Summer Solstice 2014

Robert Bigelow

While most schools are already out for summer vacation, summer in the Northern Hemisphere does not officially begin until Saturday, June 21 at 4:51 a.m., Mountain Daylight Time (MST.) At that time, Earth is at the point in its orbit where the Northern Hemisphere is leaning most toward the direction of the Sun. Due to this geometrical relationship, the Sun rises at its most northeasterly point along the horizon, reaches its highest possible altitude for the entire year in the sky at mid-day, and sets at its most northwesterly point. This results in about 15 hours of daylight in Utah.

Hood River, Oregon. photo credit: Callista Pearson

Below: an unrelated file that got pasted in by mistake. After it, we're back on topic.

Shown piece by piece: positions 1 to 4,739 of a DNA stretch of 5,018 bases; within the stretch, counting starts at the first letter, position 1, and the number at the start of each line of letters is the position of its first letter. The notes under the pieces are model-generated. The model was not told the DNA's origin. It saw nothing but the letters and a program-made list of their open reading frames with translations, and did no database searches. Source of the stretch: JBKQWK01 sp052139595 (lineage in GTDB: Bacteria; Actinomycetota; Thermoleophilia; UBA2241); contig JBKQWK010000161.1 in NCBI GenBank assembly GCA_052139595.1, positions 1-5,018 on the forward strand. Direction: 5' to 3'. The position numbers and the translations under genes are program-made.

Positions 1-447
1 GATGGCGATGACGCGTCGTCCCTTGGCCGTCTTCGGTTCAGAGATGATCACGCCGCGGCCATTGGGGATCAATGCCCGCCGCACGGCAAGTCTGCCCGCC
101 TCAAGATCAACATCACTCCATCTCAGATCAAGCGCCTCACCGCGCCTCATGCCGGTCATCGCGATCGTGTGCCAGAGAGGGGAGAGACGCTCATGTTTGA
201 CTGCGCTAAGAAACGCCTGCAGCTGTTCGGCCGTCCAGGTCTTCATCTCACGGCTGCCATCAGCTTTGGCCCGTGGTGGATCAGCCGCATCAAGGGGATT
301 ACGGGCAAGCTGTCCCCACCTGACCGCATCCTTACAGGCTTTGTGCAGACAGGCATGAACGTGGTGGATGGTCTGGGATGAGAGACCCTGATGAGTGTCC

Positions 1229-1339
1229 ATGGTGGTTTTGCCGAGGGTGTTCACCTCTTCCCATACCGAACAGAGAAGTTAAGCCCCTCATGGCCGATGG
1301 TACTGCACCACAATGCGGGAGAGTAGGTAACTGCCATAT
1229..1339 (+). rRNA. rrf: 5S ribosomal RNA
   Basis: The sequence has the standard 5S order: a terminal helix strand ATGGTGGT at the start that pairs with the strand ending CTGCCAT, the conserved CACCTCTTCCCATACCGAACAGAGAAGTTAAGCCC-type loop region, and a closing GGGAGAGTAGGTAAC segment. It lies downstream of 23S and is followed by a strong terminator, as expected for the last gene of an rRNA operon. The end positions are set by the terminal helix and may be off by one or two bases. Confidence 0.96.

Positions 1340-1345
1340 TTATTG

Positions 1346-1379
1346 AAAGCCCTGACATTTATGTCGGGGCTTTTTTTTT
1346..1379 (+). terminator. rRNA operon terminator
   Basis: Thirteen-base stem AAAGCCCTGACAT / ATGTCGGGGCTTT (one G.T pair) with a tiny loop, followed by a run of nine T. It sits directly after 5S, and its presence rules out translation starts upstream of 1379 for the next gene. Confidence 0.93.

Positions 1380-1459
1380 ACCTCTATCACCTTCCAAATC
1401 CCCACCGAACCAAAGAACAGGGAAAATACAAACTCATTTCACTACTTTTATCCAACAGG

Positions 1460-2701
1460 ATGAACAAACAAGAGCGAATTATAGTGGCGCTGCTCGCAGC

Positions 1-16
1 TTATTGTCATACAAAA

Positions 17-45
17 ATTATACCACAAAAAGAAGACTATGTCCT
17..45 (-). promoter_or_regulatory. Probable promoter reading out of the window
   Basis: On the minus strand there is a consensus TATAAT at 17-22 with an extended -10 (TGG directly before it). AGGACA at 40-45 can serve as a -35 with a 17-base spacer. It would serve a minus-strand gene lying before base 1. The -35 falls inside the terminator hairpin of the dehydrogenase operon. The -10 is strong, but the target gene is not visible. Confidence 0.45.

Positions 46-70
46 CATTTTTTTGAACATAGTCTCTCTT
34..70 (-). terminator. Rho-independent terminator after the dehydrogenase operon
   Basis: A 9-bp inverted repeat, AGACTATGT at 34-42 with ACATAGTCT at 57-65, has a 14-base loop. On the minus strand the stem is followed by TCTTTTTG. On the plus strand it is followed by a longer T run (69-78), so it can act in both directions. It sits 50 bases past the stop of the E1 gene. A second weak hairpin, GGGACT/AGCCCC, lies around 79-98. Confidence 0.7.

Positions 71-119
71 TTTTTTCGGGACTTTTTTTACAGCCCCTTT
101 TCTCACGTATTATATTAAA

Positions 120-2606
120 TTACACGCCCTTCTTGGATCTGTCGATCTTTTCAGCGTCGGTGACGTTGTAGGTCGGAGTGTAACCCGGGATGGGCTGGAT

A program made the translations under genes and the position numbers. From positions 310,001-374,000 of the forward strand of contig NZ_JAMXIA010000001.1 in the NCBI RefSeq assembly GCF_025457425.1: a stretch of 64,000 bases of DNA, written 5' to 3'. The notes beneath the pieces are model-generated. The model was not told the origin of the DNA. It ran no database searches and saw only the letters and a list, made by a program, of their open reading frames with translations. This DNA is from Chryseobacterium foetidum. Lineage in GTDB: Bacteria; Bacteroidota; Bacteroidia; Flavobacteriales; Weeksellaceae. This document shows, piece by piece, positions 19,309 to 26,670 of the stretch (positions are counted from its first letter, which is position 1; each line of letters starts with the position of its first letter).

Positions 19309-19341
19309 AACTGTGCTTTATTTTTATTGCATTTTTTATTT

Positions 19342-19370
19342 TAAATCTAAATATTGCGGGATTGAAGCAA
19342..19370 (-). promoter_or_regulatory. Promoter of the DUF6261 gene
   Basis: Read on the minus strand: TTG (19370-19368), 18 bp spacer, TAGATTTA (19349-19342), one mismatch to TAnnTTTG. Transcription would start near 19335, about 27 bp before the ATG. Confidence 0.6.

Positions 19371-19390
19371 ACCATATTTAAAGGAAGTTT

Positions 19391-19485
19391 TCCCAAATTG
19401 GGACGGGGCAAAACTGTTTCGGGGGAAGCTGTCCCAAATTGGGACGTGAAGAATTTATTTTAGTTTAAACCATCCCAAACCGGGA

Hood River, Oregon. photo credit: Callista Pearson

We call this the summer solstice. The word “solstice” means, “Sun standing still.” For a few days before and after the solstice, the Sun’s height in the sky at mid-day and its location along the horizon at sunrise and sunset does not perceptively change. By the end of the month, observers will begin to notice that the Sun sets a little farther south each evening, and rises a little farther south each morning. It will also appear slightly lower in the sky at mid-day. This will continue until the Sun rises and sets at its most southeasterly and southwesterly points on the winter solstice on December 21. On that day, the mid-day Sun will be at its lowest height of the year and Utah will experience about 9 hours of daylight.

When the Northern Hemisphere leans most in the direction of the Sun, the Southern Hemisphere leans most away from the Sun.  For inhabitants of the Southern Hemisphere, June 21 is the beginning of winter.

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